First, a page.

One Saturday morning in the fall, on the whim of a good review, I downloaded this album expecting to be overwhelmed by tragedy. I was, and I continued to be. Loosely inspired by the singer’s personal experience, the music of this album is well suited for its storyteller aim – especially for the weight of the tale. It remains unclear exactly what relationship the characters have, but through each somber melody and slow-building climax, cancer, death, pregnancy and dread are each given their voice in the narrative. The highs and lows of human tragedy are what make this one of the most openly autobiographical albums I’ve ever heard. For that, and for its restrained, meek lows and emotive, explosive highs, “Hospice” will be an album marked in my mind for the singular impression it left on me.

(listen here)











2 - Dirty Projectors "Bitte orca"

1 - Animal Collective "Merriweather post pavilion"


I have tried to discuss how the special qualities of these albums are related in an attempt to understand how they produce such similar reactions with such contrasting musical landscapes. Both albums are fairly avant-garde and do not shy away from their intentions to shock-and-awe the listener. “Bitte Orca” erupts with “Cannibal Resource”, an anthem that does well to announce the kind of labyrinthine pop suites to follow. The harmonies fly in from left field, the disjointed guitar riffs shift between “rawk” and artful noodling, and the warbling vocals do little to calm the album’s barrage of aural vertigo. Not unlike “Bitte Orca”, “Merriweather Post Pavilion” also wants to transport the listener to another world via its sound-scape. When I listen to the pulsating sense of life that this album gives off, I hear trees; I hear wind, rain and the entire range of the primitive, organic and vibrant world in which I live. The same basic musical palette that Animal Collective has employed for a few albums is made new to me with lyrics that reach much deeper into the human experience (see: “Also frightened” and “Bluish”, especially). This album is a complete body of work in much the same way that “Bitte Orca” is, but whereas BO is a disjointed rollercoaster ride of hooky and harmonic amusement, MPP is more coherent, more cohesive, and because of that, more complete in my mind. My bottom line is: “Bitte Orca” sounds like it belongs in a museum with other pieces of fine art. It deserves to be appreciated and gawked at by the masses for its outlandish pop constructs. “Merriweather Post Pavilion” never lets that visceral, soul-seeking part of me into the museum: as much as I try, I always end up running outside to experience the instinctive allure of the world.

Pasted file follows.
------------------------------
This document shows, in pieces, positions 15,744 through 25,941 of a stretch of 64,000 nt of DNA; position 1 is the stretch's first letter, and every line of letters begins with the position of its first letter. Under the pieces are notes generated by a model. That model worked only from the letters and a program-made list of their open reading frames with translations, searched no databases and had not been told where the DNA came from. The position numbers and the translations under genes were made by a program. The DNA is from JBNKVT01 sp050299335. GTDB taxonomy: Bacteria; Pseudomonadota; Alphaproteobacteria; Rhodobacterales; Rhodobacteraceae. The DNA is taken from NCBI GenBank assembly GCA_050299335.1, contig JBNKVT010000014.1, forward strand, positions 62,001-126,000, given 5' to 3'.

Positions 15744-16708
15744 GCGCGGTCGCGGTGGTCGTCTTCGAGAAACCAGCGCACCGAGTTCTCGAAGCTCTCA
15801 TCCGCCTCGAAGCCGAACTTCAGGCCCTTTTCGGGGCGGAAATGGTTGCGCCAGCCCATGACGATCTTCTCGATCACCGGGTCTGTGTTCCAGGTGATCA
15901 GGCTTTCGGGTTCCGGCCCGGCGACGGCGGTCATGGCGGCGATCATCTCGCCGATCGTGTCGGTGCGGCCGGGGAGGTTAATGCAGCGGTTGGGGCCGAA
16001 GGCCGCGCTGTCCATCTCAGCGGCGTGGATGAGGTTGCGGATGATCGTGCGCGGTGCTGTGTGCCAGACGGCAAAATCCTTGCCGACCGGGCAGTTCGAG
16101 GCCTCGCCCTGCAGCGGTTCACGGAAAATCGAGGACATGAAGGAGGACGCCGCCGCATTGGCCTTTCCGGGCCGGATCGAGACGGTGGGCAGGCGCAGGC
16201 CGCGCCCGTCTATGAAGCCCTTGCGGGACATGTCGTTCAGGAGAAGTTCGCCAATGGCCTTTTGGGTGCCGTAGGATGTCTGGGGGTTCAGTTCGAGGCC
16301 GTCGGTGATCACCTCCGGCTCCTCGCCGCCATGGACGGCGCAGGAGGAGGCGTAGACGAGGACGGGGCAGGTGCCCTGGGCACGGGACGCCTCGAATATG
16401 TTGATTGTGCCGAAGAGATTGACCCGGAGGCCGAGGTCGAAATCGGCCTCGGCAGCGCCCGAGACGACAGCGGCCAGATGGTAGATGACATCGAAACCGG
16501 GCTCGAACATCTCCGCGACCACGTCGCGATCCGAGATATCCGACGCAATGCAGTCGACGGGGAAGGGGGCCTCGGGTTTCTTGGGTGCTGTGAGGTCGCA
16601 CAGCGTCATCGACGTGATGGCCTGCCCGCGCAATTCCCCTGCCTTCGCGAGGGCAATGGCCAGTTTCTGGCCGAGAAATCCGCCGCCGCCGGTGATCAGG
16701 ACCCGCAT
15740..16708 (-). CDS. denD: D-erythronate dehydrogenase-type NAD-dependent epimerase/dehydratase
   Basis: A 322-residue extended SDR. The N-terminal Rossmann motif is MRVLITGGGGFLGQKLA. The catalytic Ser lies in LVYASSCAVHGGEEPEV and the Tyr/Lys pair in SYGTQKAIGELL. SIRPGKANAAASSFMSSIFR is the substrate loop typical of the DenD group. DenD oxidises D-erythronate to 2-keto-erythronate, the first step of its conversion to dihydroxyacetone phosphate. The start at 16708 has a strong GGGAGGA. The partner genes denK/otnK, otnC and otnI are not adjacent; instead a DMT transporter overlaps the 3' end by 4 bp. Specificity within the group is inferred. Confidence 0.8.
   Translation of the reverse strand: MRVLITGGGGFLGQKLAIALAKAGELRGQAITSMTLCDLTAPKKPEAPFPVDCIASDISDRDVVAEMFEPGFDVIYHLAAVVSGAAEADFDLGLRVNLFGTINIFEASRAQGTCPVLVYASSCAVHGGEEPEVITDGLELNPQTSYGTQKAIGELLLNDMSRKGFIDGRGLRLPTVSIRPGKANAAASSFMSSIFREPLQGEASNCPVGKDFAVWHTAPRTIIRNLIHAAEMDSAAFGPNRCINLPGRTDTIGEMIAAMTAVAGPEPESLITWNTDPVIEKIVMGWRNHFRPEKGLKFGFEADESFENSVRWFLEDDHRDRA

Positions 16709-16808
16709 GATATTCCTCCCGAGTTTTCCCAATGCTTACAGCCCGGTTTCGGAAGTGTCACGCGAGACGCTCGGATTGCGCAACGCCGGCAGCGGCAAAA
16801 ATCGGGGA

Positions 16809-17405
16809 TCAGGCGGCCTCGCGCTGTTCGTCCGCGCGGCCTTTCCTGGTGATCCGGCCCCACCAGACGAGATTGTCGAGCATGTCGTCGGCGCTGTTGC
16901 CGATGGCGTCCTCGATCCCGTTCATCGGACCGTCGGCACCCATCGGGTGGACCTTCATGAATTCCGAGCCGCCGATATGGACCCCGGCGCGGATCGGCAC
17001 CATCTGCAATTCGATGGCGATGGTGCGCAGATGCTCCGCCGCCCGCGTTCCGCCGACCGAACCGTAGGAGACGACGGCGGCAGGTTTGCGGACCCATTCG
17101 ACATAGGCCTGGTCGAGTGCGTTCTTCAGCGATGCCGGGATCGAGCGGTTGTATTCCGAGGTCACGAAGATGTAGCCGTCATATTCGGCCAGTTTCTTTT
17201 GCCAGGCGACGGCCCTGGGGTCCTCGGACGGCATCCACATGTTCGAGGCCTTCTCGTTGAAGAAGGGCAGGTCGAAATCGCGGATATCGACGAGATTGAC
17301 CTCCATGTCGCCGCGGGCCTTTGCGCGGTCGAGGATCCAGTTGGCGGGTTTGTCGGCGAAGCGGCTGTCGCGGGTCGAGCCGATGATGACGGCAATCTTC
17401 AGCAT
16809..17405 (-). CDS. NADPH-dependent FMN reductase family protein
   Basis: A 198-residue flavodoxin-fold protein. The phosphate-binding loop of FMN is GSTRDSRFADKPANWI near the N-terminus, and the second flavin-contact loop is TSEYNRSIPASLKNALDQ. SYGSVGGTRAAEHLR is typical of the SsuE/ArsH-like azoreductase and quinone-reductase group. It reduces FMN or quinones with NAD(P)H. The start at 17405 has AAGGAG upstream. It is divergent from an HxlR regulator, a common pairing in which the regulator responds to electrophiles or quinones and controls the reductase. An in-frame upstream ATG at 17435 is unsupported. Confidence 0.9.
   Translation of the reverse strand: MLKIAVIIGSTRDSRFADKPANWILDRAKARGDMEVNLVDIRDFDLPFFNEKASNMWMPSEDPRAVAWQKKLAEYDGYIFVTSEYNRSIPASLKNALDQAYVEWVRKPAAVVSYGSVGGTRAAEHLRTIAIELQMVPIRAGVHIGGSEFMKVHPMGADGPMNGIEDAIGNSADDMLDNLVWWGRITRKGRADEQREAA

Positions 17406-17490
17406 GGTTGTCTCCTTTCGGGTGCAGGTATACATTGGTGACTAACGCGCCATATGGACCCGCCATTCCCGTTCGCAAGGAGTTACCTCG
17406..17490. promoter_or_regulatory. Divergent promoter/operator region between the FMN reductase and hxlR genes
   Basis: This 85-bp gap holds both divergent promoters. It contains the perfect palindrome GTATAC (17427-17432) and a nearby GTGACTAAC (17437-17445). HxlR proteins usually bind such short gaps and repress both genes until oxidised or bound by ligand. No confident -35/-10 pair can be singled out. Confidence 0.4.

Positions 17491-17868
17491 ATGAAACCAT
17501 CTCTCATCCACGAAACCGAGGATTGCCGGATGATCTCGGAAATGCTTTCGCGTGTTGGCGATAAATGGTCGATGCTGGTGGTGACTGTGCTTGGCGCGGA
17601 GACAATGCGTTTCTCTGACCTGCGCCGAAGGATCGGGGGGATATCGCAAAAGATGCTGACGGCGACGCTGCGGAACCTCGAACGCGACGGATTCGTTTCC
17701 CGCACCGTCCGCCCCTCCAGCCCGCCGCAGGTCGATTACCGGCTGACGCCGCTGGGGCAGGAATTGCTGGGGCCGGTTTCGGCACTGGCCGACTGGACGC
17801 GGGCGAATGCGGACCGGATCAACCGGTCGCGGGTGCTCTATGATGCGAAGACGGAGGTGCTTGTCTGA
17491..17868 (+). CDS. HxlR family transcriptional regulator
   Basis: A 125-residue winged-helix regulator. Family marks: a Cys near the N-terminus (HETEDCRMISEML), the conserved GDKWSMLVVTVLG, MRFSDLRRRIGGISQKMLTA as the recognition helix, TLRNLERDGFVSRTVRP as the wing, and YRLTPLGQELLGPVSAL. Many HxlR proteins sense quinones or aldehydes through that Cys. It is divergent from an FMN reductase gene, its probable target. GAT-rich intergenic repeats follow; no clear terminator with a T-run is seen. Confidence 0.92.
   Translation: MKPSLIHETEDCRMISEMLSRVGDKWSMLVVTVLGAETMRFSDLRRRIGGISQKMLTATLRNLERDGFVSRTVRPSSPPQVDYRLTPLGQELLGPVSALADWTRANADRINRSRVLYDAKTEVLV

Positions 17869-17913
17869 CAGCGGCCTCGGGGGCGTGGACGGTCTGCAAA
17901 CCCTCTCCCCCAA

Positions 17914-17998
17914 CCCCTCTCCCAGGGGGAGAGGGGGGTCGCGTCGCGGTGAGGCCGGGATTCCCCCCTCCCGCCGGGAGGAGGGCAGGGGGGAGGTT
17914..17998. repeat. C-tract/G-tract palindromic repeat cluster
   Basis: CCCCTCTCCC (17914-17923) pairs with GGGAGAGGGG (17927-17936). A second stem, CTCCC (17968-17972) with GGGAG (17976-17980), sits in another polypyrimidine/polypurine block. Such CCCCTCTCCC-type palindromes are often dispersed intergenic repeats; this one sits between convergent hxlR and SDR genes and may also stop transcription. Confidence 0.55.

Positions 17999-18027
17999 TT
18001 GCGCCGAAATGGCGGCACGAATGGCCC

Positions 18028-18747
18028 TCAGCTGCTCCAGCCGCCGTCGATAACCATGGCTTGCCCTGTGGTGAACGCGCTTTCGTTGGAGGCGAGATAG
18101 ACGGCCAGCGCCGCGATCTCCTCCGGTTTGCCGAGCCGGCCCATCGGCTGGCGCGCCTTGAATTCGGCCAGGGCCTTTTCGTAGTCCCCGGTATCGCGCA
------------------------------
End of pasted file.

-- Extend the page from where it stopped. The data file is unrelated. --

(listen here to BO) (listen here to MPP)

Well, that's all for this year!

2 comments:

chad said...

you didn't like the original cover for cymbals eat guitars? :) i'm listening to it right now. i like it.

chad said...

cover